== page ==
[01:01:06] Tenzin Chogkyi: It’s that the dichotomy is wisdom and ignorance and not good and evil. Like if somebody is acting in a way that seems so-called evil, they’re just acting out of ignorance, a profound ignorance about the causes of happiness and the causes of suffering. And they’re actually creating even more suffering for themselves through their harmful actions, which is such a different conceptual paradigm from good and evil.
if somebody is acting in a way that seems so-called evil, they’re just acting out of ignorance, a profound ignorance about the causes of happiness and the causes of suffering.
If you say people are evil, that’s so concrete. And what’s the possibility of redemption if you see somebody as evil in their heart? So that’s one of the things I love the most about Buddhism is exactly what you said, this idea of Buddha nature and that infinite potential to transform.
The decision to leave monastic life
[01:01:50] Scott Snibbe: I would imagine a lot of people listening to this might be curious about why you decided to stop being a Buddhist nun? You don’t have to go into all the details, but I think some people may look at it as a kind of failing or something for you to come out of monastic life. But I know many people who have come out of monastic life who are people of great integrity and had very good reasons for it.
But you’re a teacher of extraordinary integrity and great qualities, and I really respect your journey in life. What do you think you can share that’s of benefit for people to understand coming in and out of monasticism?
[01:02:35] Tenzin Chogkyi: Well, I think in the progression of my own teachings in practice, like I said, I’ve become more of a proponent of His Holiness the Dalai Lama’s view and his idea that there are ways of presenting these kind contemplative techniques in a way that’s more available to a non-religious audience. And the Stanford compassion cultivation training, cultivating emotional balance—I found more and more that presenting as a monastic, people would be expecting a very traditional approach from me that I wasn’t delivering as much anymore, which would be a little bit confusing for them. Then more and more as my life and practice and teachings evolved, I was wondering how important maintaining the monastic life was for me in the way that I was evolving as a teacher.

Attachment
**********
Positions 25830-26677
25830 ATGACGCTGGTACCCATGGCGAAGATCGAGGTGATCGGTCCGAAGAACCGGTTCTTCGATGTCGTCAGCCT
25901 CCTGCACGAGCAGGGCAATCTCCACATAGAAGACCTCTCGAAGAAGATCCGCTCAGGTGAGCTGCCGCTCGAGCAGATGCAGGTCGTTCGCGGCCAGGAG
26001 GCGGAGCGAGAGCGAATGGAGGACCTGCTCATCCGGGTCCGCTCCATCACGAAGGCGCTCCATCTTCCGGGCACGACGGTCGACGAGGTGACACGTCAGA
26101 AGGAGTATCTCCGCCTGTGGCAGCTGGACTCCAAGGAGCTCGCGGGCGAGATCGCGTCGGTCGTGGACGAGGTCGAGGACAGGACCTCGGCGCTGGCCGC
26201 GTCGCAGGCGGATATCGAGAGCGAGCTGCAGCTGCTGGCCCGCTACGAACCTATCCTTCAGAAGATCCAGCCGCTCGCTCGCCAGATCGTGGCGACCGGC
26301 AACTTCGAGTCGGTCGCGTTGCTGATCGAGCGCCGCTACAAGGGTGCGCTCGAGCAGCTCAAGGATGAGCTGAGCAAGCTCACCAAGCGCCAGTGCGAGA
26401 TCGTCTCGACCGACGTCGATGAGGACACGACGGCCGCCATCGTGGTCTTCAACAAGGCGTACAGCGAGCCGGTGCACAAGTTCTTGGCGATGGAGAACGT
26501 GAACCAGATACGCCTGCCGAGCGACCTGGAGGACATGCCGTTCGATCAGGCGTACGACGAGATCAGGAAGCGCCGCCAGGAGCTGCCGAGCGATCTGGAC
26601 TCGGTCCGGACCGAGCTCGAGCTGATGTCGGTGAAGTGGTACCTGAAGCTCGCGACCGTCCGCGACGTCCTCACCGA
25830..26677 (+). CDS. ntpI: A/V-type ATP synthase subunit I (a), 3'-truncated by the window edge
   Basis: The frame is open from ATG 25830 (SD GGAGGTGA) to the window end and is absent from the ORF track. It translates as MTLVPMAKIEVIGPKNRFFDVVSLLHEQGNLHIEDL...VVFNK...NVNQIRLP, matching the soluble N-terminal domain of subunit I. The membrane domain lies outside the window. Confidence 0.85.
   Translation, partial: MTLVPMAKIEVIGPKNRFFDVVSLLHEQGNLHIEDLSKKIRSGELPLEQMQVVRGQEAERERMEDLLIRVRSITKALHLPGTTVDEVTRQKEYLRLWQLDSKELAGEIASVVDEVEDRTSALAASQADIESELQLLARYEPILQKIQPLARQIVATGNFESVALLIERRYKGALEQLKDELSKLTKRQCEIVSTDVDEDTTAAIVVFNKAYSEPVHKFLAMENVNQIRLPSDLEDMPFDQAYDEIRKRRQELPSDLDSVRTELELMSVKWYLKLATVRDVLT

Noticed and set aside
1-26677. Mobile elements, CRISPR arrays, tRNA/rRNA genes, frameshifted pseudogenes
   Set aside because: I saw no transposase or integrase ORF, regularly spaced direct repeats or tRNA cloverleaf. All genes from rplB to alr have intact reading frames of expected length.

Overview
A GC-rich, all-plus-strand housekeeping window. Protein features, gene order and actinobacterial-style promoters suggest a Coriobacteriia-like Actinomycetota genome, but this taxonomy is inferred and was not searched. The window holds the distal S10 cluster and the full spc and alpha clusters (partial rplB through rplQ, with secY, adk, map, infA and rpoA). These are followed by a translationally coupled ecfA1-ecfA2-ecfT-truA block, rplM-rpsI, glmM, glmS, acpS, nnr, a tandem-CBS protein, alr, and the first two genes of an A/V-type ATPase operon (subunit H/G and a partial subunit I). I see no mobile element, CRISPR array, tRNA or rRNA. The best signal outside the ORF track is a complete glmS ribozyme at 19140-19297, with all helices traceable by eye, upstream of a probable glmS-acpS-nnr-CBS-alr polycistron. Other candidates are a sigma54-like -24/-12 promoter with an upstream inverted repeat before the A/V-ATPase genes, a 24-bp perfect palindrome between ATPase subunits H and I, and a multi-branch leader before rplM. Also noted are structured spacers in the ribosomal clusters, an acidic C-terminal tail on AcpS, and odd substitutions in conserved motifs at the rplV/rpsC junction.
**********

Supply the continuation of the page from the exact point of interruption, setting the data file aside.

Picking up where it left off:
So it was kind of from both directions. I felt like I wasn’t so much representing the traditional approach that everybody was expecting from a monastic and not doing that so much anymore. What was really the value of the monastic life? I would be teaching one of these secular trainings, and I would find doing it as a monastic was initially sometimes an obstacle, people couldn’t hear me doing anything other than strict traditional Buddhism. Even though I would say with my mouth and my words a million times, this is based on Buddhist techniques, but it’s not Buddhism.
And still they would say, Oh, when you taught Buddhism, and I’d say, No, I taught cultivating emotional balance, that wasn’t Buddhism. So there was kind of a disconnect a little bit more. I hung on for a long time because I don’t take my commitments lightly ever at all. And then there was one point when I went in to teach in robes, one of the first in-person retreats after the lockdown of Covid and it just felt like it was finished, it was just a felt sense that something had shifted. Even though for 20 years I’d gone everywhere in robes and climbed up mountains in Australia, like I didn’t even have lay clothes. But all of a sudden it just felt like something shifted and I felt like I had to pay attention to that. And that hanging on for dear life would just create more of a struggle for me and the people around me.
So I never thought that I would not live the rest of this life as a monastic, but everything changes. And to me, I just needed to be responsive to almost that karmic shift that I felt, and some people may experience it as failure. I was so grateful. I wrote a letter that I sent out to my closest students when I made the change, and people have been so incredibly supportive and many people said, Oh, I respect you even more for really following your integrity of like, this wasn’t the right thing anymore because that must have been so hard after nearly 20 years.
I just received so much kind of kindness and love and support from friends and students through it. I couldn’t be more grateful for all the support that people have shown me through the transition because it has been hard. It hasn’t even been a year, and I feel like I’m kind of inhabiting this next phase of life as an experiment, at my advanced age, and still trying to figure it out. And there’s certain parts of the training that are still there, which I’m really grateful for. Like I don’t have the vows and the robes anymore, but I certainly had all those years of training and that doesn’t just disappear; so I’m grateful for that as well.
[01:06:48] Scott Snibbe: I know a couple of other monastic friends who made that decision recently as well. And it was the decision of greatest integrity to change from being ordained to not ordained. I think that was an important realization from talking to you and a couple of other monks and nuns I know that sometimes the decision of greatest integrity would be to move on from being in in the ordained sangha.
[01:07:18] Tenzin Chogkyi: Yeah, and I think that quality that I mentioned before of stubbornness/determination—like I said, I tried, I really hung on. I don’t give up anything lightly, but then it became kind of unambiguous at a certain point, and it was just time.
The acceptance of gender fluidity in Tibetan Buddhism